Further tests for prostate cancer
If the biopsy shows that a cancer is present, further tests may be needed to check whether the disease has spread beyond the prostate gland. These may include the following.
You might be offered a biopsy. This is when several small samples of tissue (usually around 10) are taken from the prostate to be looked at under a microscope.
However, some men with advanced prostate cancer may have a very high PSA or their scan results may show that the cancer has spread. In this case, they may start treatment without having a biopsy. Your doctor may also decide not to do a biopsy if you’re very ill or have certain other medical conditions.
During the procedure, a needle is passed through the wall of the back passage (rectum) and into the prostate. This test is often uncomfortable and can sometimes be painful. You may be given a local anaesthetic to reduce the discomfort. Antibiotics are also given to reduce the risk of infection.
It’s important to drink plenty of fluids for 24 hours after this test. For up to a few weeks afterwards, you may notice blood in your semen during sex. You may also experience a small amount of blood in your urine or when opening your bowels. If these symptoms persist, speak to your doctor.
The most common place for prostate cancer to spread to is to the bones. A bone scan can show abnormal areas of bone.
A very small amount of a mildly radioactive liquid is injected into a vein, usually in your arm. A scan is then taken of the whole body. Abnormal bone absorbs more of the radioactive substance than normal bone and shows up on the scan as highlighted areas called hot spots.
After the injection you’ll have to wait for up to three hours before the scan can be taken, so it’s a good idea to take a book or magazine with you.
The level of radioactivity that is used is very small and doesn’t cause any harm. However, you may be asked to avoid long periods of close contact with pregnant women or children for 2-3 days after the scan. The staff at the hospital will tell you more about this.
This scan can also detect other conditions affecting the bones such as arthritis. This means that further tests, such as an x-ray of the abnormal area, may be necessary to confirm that it is cancer.
X-rays of the chest and bones are sometimes taken to check your general health and to see if the cancer has spread to other parts of the body.
MRI (magnetic resonance imaging) scan
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This test uses magnetism to build up a detailed picture of areas of your body. The scanner is a powerful magnet so you may be asked to complete and sign a checklist to make sure it’s safe for you. The checklist asks about any metal implants you may have, for example a pacemaker, surgical clips or bone pins. You should also tell your doctor if you’ve ever worked with metal or in the metal industry as very tiny fragments of metal can sometimes lodge in the body. If you do have any metal in your body, it’s likely that you won’t be able to have an MRI scan. In this situation, another type of scan can be used.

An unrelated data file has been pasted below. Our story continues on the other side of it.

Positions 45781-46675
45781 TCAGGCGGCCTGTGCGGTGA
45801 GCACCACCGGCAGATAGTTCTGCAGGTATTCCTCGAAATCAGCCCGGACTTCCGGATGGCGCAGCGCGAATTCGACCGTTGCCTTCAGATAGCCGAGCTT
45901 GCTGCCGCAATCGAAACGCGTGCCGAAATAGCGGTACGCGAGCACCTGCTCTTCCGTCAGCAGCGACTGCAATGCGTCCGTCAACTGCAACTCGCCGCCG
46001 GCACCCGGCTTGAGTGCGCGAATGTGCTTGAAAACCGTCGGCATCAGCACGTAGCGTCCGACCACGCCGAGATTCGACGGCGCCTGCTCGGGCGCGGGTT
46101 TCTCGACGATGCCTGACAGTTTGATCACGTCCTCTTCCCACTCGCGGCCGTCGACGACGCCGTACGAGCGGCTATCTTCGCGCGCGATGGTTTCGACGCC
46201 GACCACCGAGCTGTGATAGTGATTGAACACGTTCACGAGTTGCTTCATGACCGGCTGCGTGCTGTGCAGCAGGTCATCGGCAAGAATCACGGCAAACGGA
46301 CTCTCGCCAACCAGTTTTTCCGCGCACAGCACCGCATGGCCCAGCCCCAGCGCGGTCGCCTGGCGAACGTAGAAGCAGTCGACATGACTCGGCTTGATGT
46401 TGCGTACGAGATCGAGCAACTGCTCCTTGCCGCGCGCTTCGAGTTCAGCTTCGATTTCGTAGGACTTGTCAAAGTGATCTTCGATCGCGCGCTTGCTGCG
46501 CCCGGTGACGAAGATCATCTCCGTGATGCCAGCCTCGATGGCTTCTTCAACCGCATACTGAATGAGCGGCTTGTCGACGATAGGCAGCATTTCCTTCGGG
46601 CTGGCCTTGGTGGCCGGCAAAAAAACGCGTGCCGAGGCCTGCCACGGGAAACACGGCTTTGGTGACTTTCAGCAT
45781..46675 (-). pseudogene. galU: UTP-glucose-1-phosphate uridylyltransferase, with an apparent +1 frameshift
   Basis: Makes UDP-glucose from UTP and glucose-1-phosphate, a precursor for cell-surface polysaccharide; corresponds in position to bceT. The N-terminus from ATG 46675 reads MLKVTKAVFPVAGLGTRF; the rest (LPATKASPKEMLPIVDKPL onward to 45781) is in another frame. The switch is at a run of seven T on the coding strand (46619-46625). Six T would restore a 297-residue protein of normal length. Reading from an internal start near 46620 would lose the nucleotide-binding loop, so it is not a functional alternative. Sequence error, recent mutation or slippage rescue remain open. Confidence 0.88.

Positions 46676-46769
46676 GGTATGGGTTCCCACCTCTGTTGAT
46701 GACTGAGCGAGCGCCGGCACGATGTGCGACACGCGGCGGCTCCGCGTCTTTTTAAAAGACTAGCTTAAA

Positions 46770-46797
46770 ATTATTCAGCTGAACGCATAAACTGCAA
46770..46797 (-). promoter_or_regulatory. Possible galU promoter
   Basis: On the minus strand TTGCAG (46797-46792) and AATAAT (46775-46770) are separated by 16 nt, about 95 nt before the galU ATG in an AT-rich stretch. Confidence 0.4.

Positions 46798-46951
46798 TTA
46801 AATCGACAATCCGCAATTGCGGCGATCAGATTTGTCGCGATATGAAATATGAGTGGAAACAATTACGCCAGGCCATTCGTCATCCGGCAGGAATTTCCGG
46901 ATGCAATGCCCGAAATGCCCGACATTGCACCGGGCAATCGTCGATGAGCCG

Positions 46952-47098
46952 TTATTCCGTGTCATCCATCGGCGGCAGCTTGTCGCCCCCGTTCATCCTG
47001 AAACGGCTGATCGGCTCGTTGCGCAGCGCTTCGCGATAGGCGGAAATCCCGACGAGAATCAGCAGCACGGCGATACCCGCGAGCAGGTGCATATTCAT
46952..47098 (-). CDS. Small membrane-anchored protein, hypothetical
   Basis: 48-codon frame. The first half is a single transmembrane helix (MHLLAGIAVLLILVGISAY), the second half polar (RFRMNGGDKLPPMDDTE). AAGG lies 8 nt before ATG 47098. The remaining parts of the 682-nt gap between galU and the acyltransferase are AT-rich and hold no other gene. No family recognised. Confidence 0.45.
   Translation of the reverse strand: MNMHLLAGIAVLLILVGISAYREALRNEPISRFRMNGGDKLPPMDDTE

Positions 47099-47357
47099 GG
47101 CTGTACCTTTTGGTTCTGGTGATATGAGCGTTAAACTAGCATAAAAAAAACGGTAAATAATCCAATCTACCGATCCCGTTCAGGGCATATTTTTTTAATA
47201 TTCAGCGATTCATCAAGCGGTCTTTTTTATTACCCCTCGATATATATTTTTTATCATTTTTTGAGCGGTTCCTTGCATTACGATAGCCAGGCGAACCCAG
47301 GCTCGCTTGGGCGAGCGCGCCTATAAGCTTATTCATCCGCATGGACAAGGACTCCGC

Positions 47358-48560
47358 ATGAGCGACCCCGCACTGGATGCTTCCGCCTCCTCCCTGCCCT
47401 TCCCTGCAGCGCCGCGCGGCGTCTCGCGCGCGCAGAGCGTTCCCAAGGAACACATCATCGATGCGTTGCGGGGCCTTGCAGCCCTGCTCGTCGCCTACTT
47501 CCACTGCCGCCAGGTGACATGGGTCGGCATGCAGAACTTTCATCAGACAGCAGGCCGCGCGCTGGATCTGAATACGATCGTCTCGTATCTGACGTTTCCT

Before the scan, you’ll be asked to remove any metal belongings including jewellery. Some people are given an injection of dye into a vein in the arm, which doesn’t usually cause discomfort. This is called a contrast medium and can help the images from the scan to show up more clearly.
During the test you’ll lie very still on a couch inside a long cylinder (tube) for about 30 minutes. It’s painless but can be slightly uncomfortable, and some people feel a bit claustrophobic. It’s also noisy, but you’ll be given earplugs or headphones. You can hear, and speak to, the person operating the scanner.
CT (computerised tomography) scan
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A CT scan takes a series of x-rays, which build up a three-dimensional picture of the inside of the body. The scan takes 10-30 minutes and is painless. It uses a small amount of radiation, which is very unlikely to harm you and will not harm anyone you come into contact with. You will be asked not to eat or drink for at least four hours before the scan.
You may be given a drink or injection of a dye, which allows particular areas to be seen more clearly. This may make you feel hot all over for a few minutes. It’s important to let your doctor know if you are allergic to iodine or have asthma, because you could have a more serious reaction to the injection.
You’ll probably be able to go home as soon as the scan is over.
Waiting for your test results
It will probably take several days to a couple of weeks for the results of your tests to be ready. The results of the tests will show the grade and stage of the cancer. This information will be used by a team of doctors and nurses, known as the multidisciplinary team or MDT, to decide on the most appropriate treatment.
Waiting for results can be a difficult time. It may help to talk things over with a friend or relative. You can also contact one of our cancer support specialists.